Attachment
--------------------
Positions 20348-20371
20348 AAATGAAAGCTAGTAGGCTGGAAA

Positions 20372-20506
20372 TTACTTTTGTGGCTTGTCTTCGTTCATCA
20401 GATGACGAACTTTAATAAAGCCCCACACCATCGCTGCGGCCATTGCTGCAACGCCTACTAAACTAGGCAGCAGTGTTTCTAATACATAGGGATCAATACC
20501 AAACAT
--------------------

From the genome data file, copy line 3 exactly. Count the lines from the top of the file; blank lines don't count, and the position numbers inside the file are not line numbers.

Positions 20372-20506